Open finance has widened its scope to include mortgages, wealth management, insurance, savings, and capital markets. These use cases are giving rise to concepts such as embedded finance, buy now, pay later, and super apps, which allow banks to deliver hyper-personalised products and become more customer-centric. 

  1. Building skillsets for the future

The Future of Jobs Report from 2020 estimated by the middle of this decade, 85 million jobs may disappear, mainly due to advancements in technology. But, conversely, another 97 million roles will be introduced to supersede those soon-to-be-redundant roles. 

The broader financial services industry – and the banking sector, particularly – is expected to undergo significant change regarding requisite skillsets. This year, banks should do more to future-proof their organisations and take action to narrow the current and potential skills gap.

Banks are caught between managing the legacy and attracting, retaining and developing the talent to digitise operations. The most successful banks will look to build hybrid skills pods that combine business domain expertise, DevOps, data scientists, digital engineers, coders, and agents of change. These hybrid groups will enable agile operations that drive innovation and allow for digitization at scale.

  1. Conflicts between servicing a multi-generational society 

Digital natives will expect a different banking experience from their grandparents and parents, who tend to be less tech-savvy. So how does the banking industry cater for multiple generations? 

In 2021, the Financial Conduct Authority calculated that running a bank branch costs £590,000 per annum. In its current guise, a branch can’t compete with digital outcomes in 2023, which is precisely why there must be a transformation.

There is an opportunity to rethink branches to serve communities better. The cost-of-living crisis is likely to hit those with the lowest incomes the most – and access to financial services means there is a “poverty premium”, so the level of inequality will widen. Shifting the purpose from selling financial services products to well-being, economic enablement, and education could be differentiators.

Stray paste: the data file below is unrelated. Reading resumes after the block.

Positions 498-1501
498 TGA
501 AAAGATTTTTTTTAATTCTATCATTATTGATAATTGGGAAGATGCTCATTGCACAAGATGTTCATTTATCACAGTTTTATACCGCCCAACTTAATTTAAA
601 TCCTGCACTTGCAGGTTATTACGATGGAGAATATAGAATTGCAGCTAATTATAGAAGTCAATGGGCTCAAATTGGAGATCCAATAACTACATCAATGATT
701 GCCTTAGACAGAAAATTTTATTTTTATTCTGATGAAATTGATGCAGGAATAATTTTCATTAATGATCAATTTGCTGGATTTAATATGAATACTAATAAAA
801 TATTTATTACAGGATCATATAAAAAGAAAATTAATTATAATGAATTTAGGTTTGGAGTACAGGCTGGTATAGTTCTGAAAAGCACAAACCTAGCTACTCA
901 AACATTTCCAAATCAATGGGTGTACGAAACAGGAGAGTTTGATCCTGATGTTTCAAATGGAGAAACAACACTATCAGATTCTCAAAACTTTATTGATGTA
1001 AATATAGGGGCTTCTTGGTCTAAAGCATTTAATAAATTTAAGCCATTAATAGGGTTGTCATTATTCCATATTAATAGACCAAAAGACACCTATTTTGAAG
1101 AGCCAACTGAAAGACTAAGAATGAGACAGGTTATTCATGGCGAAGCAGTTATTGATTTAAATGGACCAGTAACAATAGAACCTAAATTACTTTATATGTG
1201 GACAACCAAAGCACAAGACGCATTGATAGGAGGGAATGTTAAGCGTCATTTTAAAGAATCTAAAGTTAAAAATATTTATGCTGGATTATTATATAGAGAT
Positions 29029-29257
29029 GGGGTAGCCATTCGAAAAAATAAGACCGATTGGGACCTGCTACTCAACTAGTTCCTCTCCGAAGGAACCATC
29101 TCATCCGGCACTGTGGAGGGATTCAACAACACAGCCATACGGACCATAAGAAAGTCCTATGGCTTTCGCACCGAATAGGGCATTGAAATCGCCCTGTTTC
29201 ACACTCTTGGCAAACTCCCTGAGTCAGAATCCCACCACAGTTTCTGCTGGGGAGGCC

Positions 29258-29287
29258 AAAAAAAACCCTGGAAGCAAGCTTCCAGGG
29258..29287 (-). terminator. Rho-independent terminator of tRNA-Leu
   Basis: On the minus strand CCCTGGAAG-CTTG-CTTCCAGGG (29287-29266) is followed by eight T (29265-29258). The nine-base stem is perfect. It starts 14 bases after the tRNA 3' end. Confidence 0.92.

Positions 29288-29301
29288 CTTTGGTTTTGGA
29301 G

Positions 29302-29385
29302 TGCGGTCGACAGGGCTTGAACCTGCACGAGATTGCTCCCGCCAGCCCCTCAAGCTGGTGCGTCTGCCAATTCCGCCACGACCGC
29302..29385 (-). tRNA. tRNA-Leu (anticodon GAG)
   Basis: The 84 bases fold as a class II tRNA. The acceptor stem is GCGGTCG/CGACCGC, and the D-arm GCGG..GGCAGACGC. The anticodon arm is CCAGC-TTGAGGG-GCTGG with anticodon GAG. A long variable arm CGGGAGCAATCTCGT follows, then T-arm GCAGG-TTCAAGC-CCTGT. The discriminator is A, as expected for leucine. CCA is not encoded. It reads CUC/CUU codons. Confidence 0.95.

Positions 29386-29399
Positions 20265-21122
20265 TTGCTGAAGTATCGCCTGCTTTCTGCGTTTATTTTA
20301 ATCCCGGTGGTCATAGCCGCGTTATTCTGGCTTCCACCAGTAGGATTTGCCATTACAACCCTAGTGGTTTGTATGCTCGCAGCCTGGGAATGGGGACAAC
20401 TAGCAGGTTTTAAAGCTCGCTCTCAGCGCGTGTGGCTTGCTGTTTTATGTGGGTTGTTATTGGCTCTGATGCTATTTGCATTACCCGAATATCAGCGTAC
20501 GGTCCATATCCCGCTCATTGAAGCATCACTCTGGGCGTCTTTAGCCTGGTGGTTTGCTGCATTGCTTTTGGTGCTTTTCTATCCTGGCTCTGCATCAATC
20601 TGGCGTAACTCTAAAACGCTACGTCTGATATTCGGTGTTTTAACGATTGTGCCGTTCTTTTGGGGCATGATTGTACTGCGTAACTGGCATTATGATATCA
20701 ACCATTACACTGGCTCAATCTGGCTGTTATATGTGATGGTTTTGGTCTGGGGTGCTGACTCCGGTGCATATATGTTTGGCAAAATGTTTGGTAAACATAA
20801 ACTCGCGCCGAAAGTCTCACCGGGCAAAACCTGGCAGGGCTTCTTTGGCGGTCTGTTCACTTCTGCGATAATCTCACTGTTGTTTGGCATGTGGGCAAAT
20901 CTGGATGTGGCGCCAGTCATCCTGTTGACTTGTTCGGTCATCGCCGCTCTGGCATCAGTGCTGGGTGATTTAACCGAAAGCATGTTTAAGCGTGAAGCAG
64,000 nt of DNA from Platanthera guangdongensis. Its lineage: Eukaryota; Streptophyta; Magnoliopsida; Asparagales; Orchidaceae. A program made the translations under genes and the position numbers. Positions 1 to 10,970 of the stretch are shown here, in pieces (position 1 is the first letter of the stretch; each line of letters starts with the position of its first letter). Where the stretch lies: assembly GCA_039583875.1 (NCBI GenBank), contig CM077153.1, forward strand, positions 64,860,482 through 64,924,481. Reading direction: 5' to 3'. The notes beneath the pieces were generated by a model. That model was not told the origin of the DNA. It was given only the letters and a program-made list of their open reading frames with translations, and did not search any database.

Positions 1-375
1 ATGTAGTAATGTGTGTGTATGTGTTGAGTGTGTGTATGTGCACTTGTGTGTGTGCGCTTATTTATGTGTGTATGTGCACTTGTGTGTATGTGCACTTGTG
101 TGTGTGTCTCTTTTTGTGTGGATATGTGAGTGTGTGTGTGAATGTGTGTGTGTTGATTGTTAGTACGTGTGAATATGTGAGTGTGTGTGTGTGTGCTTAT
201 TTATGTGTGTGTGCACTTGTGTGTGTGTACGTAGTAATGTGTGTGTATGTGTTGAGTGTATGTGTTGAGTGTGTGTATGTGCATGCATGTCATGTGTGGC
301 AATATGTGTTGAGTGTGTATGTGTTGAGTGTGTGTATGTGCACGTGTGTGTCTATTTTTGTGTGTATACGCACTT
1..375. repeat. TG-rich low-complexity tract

Whether or not retail banks retain their branches, the direction of travel is clear. Several of them have recently launched banking hubs to improve accessibility and help service a range of generations. Meeting customers where they are most comfortable, either online or offline, will be critical in 2023.

  1. Continued maturing of the metaverse

Whatever your opinion today of the much-hyped potential capabilities of the so-called metaverse, they may well be under-hyped in the longer term. Although Meta went large on the metaverse in late 2021, and many cynics question its value for businesses, it is only at the start of the maturity curve.

The metaverse will develop in 2023, and some big banks have already placed their long-term bets. Last February, JPMorgan became the first global bank to invest in a popular metaverse platform by establishing a presence in Decentraland. HSBC soon followed, buying a plot in the Sandbox, a gaming platform.

But the challenge most banks have this year is working out how to engage with the underlying technology and determining what platforms they want to build on to inform business strategies and visions.

A mindset shift is required. Banks must not try and replicate business models in these digital worlds – for example, by creating a virtual branch. Furthermore, interoperability is not widely adopted by the big tech companies building the hardware for digital worlds. Hence, there is a unique and exciting opportunity to provide that missing element that will trigger mass adoption and innovate around identity, verification and payments.

For more insights visit the Financial Services section of our website or contact us